Aren't all payday loan services scams?
No, not all of them. Companies like LendUp take a different approach compared to many of their peers. Repeat borrowers earn points they can use to borrow more money for longer periods of time and receive lower APRs. Points are earned through making timely payments and taking online financial education courses. The best part? LendUp reports your payment progress to the three major credit bureaus -- Equifax, TransUnion and Experian -- to help build your credit, which most payday loan services don't do.
Certainly, the payday loan industry is rife with fraud and abuse, but if you are in a bind, there are services that can help you out. Again, it is not recommended to take out more than one payday loan. If you need extra money before your next paycheck arrives, you should try other options available to you -- such as borrowing from friends or an advance from your employer -- before turning to a payday loan service. But if you must, here is a list of reviews of the most popular payday loan services.
Fraudsters feigned interest in lonely online romance seekers to rob victims of about $50 million last year.
Phony debt collection agencies have pressured victims into giving up millions of dollars. The Federal Trade Commission recently closed down two California-based companies with call centers in India after they defrauded Americans out of $5 million over the past two years.
Craigslist and eBay are a playground for scammers. Consumers have sent payments to places like Nigeria for items advertised online only to discover they have been scammed. Last year, Romanians pretending to be U.S. citizens put fake ads for pricey items on eBay and Craigslist, defrauding Americans out of more than $100 million.
Canadian police arrested a man who tried to take a $70,000 processing fee from an elderly Californian woman who believed she was going to win a $7.5 million lottery prize in April. More recently, eight Jamaican swindlers accused of duping Americans in lottery scams were also arrested.
Fake charity organizations come out of the woodwork to exploit the generosity of others, especially during times of disaster. Most recently, an organization that claims to help disabled veterans called Disabled Veterans National Foundation (DVNF) took millions of dollars from donors without spending the money on veterans.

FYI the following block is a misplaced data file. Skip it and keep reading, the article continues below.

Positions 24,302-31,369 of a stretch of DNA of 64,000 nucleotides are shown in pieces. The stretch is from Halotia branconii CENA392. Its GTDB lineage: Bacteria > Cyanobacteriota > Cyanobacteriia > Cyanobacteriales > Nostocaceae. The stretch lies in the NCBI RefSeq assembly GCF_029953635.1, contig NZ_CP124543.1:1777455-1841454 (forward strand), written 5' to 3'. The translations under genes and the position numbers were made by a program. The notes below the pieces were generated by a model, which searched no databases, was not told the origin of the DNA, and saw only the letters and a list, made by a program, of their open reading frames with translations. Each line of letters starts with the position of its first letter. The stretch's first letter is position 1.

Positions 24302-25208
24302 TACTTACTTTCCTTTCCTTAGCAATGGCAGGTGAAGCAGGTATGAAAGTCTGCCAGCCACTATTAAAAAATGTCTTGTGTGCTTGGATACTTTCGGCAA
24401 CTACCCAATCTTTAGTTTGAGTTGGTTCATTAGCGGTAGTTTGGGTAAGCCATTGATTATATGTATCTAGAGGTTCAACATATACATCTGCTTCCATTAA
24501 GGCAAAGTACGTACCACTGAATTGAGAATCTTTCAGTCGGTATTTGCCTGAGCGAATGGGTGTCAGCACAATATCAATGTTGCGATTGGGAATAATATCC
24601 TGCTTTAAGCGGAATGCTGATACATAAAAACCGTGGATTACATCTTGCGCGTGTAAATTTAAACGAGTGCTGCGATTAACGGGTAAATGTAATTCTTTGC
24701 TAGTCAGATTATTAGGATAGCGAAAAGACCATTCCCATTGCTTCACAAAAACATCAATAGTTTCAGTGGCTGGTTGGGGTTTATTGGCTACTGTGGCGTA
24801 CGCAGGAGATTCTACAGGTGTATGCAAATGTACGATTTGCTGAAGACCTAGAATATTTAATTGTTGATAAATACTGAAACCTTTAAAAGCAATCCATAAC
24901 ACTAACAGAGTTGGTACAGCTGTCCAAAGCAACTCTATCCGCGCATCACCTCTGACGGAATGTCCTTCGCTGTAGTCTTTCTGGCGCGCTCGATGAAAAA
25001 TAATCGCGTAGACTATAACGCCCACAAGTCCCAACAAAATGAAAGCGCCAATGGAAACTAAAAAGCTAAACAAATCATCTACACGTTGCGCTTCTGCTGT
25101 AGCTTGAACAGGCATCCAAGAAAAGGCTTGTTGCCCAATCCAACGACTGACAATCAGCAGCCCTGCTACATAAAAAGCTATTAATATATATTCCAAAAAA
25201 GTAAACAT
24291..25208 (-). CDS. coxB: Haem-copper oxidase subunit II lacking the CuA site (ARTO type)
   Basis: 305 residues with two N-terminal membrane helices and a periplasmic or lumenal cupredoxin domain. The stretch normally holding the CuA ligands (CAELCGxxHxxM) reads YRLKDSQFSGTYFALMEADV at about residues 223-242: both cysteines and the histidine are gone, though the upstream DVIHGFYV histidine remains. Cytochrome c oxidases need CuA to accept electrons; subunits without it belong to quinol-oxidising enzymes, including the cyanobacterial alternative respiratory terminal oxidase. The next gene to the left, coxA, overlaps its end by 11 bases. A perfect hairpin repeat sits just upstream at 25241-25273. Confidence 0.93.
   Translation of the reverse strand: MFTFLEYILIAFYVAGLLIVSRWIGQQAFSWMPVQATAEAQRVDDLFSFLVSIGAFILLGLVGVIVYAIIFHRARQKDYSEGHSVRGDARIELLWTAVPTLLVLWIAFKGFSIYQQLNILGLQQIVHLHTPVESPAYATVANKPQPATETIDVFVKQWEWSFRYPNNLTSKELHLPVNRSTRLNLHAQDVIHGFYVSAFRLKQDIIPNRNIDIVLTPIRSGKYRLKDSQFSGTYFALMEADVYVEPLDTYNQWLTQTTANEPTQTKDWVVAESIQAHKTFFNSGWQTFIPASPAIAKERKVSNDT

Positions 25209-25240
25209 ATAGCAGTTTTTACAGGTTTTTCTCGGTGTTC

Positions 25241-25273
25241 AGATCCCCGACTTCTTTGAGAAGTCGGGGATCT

Scammers targeting struggling homeowners have offered false services to help with mortgage settlements. Mortgage foreclosure scams have shot up 60 percent in 2012 as new federal programs for mortgages have provided avenues for fraudsters to exploit.
Scam complaints related to travelling surged right before spring break last year. Crooks defrauded grandparents out of money when their grandchildren were travelling abroad. The scammers, who find out about the travel plans from places like social media sites, pretend to be the grandchild asking for wire transfers on the phone. The scams have involved scammers pretending in an email to be a victim's travelling relative who has recently been mugged or has lost their passport.
Although there isn't much data on how often it occurs, food scams can pose a tremendous health risk. The chances of dilution and counterfeiting increase when food is imported from other countries, and some foods like fish and olive oil are particularly prone to adulteration.
Scammers have sold drugs to online consumers and then posed as government agents asking the buyers to pay money to avoid jail time. A Texas woman killed herself after being caught up in one of these drug schemes.
Credit card breaches allow fraudsters to make charges on other peoples' cards after getting a hold of numbers. Global Payments Inc., a third party payment processing service for MasterCard and Visa, made headlines in April for reporting that over a million card numbers had been compromised from their system, according to CNET.